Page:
There’s no room for cutting corners on basic functions, safety features and other operationally-critical items. But your innovators should have the freedom to insert other bells and whistles into a product at any point in its development cycle—or even after it’s gone to market.

“If you’re talking about operator productivity or digital performance management features, adding them one step at a time is a viable way of doing it,” Kelly says. “It’s a different way of thinking, but we’ve seen it be successful in quite a few different industries.”

3) Taking a “lone wolf” approach to technological development

A company’s pioneering IoT solutions may be closely-guarded intellectual property, but that doesn’t mean the people who work with those ideas should stay locked away in their engineering cubicles, never again to see the light of day.

Successful innovators, Kelly argues, immerse themselves in the wider world of Industry 4.0 solutions. Participation in organizations, alliances and events that connect you to technology providers, universities, think tanks and even competitors will expose innovators to fresh ideas and unexplored solutions.

“In this world, everyone is forming alliances with everyone else,” Kelly says. “They realize that value comes from interconnectivity.”

“It’s very hard to predict right now exactly where things will be in three to four years. Having an open architecture and an ability to, as new opportunities come up, plug those in, is very important, rather than betting the house on one thing right now,” Kelly says.

4) Treating an IoT initiative as a simple “technology project”

If the responsibility for your IoT initiative rests solely on some remote branch of the organizational tree, you’re absolutely doing it wrong.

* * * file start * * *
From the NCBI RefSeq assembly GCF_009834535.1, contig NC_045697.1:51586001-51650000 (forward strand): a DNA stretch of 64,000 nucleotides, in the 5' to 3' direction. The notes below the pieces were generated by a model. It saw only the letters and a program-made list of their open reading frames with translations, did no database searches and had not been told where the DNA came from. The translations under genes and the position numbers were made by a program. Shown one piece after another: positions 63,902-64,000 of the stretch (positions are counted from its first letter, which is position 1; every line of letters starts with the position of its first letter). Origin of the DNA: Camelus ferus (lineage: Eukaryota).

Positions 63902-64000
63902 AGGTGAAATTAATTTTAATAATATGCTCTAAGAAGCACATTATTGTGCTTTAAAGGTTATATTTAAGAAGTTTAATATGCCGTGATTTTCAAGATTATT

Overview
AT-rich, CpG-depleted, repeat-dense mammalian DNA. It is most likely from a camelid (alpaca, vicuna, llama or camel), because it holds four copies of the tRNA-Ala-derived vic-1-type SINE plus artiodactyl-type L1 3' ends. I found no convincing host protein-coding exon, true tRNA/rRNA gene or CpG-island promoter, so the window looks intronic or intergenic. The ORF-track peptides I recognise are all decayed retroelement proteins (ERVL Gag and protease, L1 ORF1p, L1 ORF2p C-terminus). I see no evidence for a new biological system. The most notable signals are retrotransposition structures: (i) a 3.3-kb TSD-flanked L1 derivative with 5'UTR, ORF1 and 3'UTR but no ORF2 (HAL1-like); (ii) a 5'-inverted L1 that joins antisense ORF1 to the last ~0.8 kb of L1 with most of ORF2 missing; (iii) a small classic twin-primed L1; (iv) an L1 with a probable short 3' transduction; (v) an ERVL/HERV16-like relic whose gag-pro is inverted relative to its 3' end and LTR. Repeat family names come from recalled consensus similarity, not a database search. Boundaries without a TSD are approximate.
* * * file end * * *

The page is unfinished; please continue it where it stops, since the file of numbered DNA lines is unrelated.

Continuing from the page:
Kelly says jumping into the IoT realm is nothing short of a corporate transformation that transcends organizational silos. It can create new sources of revenue, reshape human resources demands and redefine a company’s relationships with its dealers.

“We’ve certainly seen cases where business processes, whether it’s resource allocation or budgeting, need to be adjusted to match this attitude,” Kelly says. “We need a bit more of a venture capital type mindset for these investments.”

And if that investment doesn’t have some degree of buy-in from every corner of the C-Suite, it’s almost certainly doomed to fail.

In companies where there’s not already a confident, vocal champion for the IoT transformation in the board room, some experts recommend creating an executive-level position specifically to fill that niche.

5) Failing to adapt organizational capability, culture and processes

In some ways, the dawn of the Internet of Things heralds the end of the “technology company,” as it’s been traditionally understood. Every company that makes, sells or markets goods will have to become a technology company, in some sense, in order to remain competitive.

Accordingly, many traditional manufacturing organizations face a scarcity of the organizational expertise needed to compete in the technology sphere. Kelly says the worst growing pains will be felt by the boots-on-the-ground workforce.

“You’re asking them to, in some ways, deal with new levels of technology,” he says, “and so we have to help them on that journey.”

Internal training initiatives are necessary, Kelly says, in order to ensure that all team members are up to the challenge. Companies will also have to plan strategically around whether their best course is to hire new technology experts, or simply contract with an established technology provider for their programming and analysis needs.